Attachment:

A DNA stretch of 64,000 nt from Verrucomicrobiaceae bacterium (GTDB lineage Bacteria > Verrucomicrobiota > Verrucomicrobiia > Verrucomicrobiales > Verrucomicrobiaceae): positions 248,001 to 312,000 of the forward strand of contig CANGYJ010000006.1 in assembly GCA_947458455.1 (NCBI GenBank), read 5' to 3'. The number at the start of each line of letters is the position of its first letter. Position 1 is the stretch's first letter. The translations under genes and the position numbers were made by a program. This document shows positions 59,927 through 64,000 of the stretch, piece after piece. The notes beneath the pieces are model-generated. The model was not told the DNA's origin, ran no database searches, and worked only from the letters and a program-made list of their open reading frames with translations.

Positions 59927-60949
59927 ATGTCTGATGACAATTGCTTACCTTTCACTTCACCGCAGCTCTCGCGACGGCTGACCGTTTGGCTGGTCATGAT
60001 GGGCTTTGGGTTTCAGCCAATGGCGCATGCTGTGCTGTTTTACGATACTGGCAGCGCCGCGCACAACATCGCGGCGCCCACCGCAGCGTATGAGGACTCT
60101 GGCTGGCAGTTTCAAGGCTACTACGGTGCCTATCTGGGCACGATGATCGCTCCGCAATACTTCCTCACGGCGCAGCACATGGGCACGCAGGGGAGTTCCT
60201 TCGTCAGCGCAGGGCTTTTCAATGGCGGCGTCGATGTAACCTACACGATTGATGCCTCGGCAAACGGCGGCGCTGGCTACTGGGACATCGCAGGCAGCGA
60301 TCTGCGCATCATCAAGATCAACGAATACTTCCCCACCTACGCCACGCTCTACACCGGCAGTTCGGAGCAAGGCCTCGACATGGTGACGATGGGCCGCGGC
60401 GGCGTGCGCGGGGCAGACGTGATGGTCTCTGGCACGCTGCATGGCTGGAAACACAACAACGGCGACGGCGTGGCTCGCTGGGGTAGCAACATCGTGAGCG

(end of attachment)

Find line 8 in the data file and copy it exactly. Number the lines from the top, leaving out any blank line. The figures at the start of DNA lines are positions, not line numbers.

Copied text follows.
60401 GGCGTGCGCGGGGCAGACGTGATGGTCTCTGGCACGCTGCATGGCTGGAAACACAACAACGGCGACGGCGTGGCTCGCTGGGGTAGCAACATCGTGAGCG